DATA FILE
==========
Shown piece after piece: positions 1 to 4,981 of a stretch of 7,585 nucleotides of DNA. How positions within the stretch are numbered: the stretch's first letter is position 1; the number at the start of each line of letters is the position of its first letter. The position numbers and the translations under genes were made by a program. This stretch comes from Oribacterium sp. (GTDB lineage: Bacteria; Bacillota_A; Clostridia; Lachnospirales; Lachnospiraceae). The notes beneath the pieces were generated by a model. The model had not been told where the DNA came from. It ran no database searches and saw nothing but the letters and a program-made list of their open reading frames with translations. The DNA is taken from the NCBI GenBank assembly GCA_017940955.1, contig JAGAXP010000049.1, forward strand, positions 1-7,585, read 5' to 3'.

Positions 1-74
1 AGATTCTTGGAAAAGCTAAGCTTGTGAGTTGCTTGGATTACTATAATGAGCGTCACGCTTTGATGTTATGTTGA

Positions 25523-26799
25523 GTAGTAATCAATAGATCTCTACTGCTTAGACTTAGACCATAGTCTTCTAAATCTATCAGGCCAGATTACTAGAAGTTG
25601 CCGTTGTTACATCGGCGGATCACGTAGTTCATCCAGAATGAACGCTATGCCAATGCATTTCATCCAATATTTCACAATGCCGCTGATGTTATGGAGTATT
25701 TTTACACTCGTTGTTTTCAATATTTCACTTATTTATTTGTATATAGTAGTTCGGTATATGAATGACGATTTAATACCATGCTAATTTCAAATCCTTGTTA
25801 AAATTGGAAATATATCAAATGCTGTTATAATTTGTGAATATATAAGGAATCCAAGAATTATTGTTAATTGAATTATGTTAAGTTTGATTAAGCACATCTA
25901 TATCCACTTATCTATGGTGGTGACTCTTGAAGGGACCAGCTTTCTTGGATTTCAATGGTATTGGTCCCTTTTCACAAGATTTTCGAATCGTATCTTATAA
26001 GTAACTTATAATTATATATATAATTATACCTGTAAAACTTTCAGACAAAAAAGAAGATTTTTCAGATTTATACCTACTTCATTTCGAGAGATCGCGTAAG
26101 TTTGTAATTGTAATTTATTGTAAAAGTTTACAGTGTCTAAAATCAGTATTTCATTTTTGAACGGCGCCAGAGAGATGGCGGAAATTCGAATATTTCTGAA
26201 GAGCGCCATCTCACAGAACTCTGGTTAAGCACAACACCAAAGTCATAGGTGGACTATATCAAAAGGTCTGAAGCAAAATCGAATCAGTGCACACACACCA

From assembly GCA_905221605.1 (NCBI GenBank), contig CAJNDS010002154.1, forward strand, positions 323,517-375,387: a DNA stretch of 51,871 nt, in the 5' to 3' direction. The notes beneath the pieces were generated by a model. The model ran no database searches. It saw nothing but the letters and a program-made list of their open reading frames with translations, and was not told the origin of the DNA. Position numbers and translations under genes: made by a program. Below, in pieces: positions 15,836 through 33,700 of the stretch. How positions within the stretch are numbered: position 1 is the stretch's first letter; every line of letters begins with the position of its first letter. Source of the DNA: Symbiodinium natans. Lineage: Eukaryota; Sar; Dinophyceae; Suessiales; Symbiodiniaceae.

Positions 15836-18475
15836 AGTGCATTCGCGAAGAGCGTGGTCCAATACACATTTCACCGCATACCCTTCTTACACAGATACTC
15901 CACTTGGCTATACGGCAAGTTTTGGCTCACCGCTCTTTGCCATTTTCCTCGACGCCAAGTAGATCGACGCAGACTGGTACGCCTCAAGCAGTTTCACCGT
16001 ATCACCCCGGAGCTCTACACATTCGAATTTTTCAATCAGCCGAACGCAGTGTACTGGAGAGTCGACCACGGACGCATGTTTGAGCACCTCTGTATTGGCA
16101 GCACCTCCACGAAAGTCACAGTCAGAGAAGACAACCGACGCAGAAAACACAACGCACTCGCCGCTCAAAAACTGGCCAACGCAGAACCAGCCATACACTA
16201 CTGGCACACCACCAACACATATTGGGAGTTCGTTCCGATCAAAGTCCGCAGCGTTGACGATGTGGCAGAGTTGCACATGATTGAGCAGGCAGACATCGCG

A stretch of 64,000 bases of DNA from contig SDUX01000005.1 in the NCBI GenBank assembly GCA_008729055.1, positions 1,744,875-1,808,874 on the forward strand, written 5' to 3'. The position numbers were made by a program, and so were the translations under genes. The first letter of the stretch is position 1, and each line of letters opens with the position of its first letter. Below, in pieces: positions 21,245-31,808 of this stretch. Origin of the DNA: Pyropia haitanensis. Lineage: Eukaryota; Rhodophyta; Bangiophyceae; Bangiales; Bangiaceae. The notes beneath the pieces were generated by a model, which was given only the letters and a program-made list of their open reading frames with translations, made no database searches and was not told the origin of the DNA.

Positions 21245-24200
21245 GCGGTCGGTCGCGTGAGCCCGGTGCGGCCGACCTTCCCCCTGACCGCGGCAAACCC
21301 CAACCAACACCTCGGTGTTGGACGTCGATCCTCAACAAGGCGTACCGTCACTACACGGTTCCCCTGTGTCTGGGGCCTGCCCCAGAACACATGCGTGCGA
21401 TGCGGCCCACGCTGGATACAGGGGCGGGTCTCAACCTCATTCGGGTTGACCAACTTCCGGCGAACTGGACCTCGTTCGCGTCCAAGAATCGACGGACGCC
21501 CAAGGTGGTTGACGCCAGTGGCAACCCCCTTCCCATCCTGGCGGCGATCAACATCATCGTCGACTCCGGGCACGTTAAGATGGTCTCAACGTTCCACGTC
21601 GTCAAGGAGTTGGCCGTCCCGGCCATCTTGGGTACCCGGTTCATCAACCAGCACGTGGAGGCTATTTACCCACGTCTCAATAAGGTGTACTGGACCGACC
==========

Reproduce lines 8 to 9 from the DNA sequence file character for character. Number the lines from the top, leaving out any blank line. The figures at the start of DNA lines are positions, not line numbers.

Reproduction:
25801 AAATTGGAAATATATCAAATGCTGTTATAATTTGTGAATATATAAGGAATCCAAGAATTATTGTTAATTGAATTATGTTAAGTTTGATTAAGCACATCTA
25901 TATCCACTTATCTATGGTGGTGACTCTTGAAGGGACCAGCTTTCTTGGATTTCAATGGTATTGGTCCCTTTTCACAAGATTTTCGAATCGTATCTTATAA